Human trafficking is a billion dollar industry which keeps growing across the world. Young girls and women are commodified, bought and sold on a global platform; entirely comparable to a form of modern-day slavery. In India alone, 1.2 million children are estimated to be working in the sex industry, and tens of thousands of girls go missing every year. Many of them are abducted or lured away from their homes under false pretenses by traffickers and then sold to brothels, kept as sex slaves and forced into prostitution. The average and desired age of the girls is said to be as young as between 9-15 years old. In a country where there is no specific law focusing on missing children, almost 40% of them are never found; yet the issue is brushed aside and spoken about behind closed doors.
Kolkata based photographer and installation artist, Leena Kejriwal started M.I.S.S.I.N.G, to draw attention to this dark reality, an ode to the hundreds of vulnerable young girls from every corner of the country, if you will. The installation comprises of a series of large silhouettes of young girls made of metal and painted black, “they seem like sharp, black holes cut out of the sky into which millions of girls disappear from the face of the earth,” as described on the official web page. Her thought-provoking installations have been showcased in multiple cities across the globe right from Kolkata and Delhi, to Tehran, Berlin and Weimer.
Complementing the structures is the Missing App, which can be used by smartphone users to dive into the silhouettes ‘darkness’ in which these girls are thrown, and learn more about where they’re coming from and what they’re dealt with. Holding the App open in front of an installation piece, you are taken to an augmented reality animation. The animation ends on a screen where listed are current petitions in circulation that can be signed to help in encouraging the lawmakers to develop and manipulate the existing laws to better aid and service these children. You are also presented with a list of NGOs in the area, which can be contacted for further information about how you can help.
In an effort to engage the interest and active participation of the public, Kejriwal also launched a crowd-funding campaign to help fund the project, so it could be exhibited in various locations in order to create more awareness; it was hugely successful. The funds have gone towards developing the App, creating the installation structures that have changed and modeified over time. In an interview with The Goodwill Project she says, “I have been working on the issue of sexual trafficking and commodification of sex for a while now. When I started out, the large installations used layers of vinyl, paper, prints, lights and rope and succeeded in generating a very graphic experience. But, it was too complicated for everyone to understand. So I decided to simplify the language.”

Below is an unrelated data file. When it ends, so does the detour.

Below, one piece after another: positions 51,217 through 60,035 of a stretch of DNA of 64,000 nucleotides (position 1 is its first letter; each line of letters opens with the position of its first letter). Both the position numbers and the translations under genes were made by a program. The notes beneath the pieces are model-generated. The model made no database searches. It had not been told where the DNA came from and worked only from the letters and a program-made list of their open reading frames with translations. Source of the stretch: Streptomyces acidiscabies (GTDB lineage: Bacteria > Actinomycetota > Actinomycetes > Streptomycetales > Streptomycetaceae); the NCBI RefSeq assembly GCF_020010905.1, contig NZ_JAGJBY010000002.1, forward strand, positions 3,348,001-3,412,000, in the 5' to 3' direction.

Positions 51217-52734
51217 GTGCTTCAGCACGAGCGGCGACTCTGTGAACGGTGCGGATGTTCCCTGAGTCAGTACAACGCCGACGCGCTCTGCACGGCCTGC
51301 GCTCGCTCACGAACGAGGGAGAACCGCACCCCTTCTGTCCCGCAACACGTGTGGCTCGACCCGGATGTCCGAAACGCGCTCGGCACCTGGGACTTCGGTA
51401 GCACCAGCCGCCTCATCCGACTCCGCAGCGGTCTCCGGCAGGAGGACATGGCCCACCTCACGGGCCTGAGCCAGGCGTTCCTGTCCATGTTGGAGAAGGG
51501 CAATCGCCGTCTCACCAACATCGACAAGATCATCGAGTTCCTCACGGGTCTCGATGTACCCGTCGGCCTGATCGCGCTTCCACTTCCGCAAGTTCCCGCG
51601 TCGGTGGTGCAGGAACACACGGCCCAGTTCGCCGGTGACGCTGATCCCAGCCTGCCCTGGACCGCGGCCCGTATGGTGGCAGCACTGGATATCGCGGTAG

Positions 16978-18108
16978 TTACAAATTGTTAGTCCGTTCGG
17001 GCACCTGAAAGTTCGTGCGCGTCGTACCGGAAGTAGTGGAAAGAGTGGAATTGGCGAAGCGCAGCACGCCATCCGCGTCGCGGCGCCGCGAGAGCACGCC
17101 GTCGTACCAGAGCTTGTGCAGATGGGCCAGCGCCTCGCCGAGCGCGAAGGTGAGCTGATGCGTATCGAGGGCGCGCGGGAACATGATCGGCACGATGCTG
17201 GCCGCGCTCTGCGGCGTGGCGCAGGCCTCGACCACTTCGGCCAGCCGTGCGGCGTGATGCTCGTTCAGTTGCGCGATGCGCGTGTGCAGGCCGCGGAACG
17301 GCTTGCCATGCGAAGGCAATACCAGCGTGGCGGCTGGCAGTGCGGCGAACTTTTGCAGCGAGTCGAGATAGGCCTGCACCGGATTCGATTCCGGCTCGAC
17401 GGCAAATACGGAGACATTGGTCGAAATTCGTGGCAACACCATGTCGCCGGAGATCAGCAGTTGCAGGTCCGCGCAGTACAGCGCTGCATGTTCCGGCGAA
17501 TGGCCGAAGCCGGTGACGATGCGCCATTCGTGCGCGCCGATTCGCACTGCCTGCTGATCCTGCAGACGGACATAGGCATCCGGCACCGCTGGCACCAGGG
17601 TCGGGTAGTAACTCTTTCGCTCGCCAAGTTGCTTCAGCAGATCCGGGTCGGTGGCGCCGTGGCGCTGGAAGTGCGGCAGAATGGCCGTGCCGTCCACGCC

The project also includes the stencil project, where students and artists work with survivors of sex trafficking, now in NGOs, to put the M.I.S.S.I.N.G silhouettes on city walls, and the stencils have even found there way into villages. With several cases of parents selling their girl-child in exchange for a few rupees, girls sold to repay debts, young girls being kidnapped and then sold in another place across the country to pimps and traffickers; it’s in these villages where this issue may need to be addressed the most. The project premiered at the India Art Fair, in 2014, where it was greatly received and the crowd-funding campaign on Wishberry reached its goal too. However, Kejriwal herself hasn’t reached her goal; girls still go missing on a daily basis, and most of them are never heard from again nor found. It’s a sad reality but one that is forced upon a growing number of Indian girls. There have been several successful rescues and legal cases against people involved in trafficking, but it’s still just the tip of the iceberg. The government needs to be actively involved and take bigger steps to ensure the safety of our country’s girls, look for those who are lost in this inhumane trade and make sure the perpetrators are brought to justice.
If you would like to get involved in the fight against human trafficking, donate or volunteer, you can visit the websites of the following NGOs that are doing great work for the betterment of rescued women and children; Prajwala, Prerana, Rescue Foundation, Bombay Teen Challenge, Apne Aap and Stop India, to name a few.
Written by Sara Hussain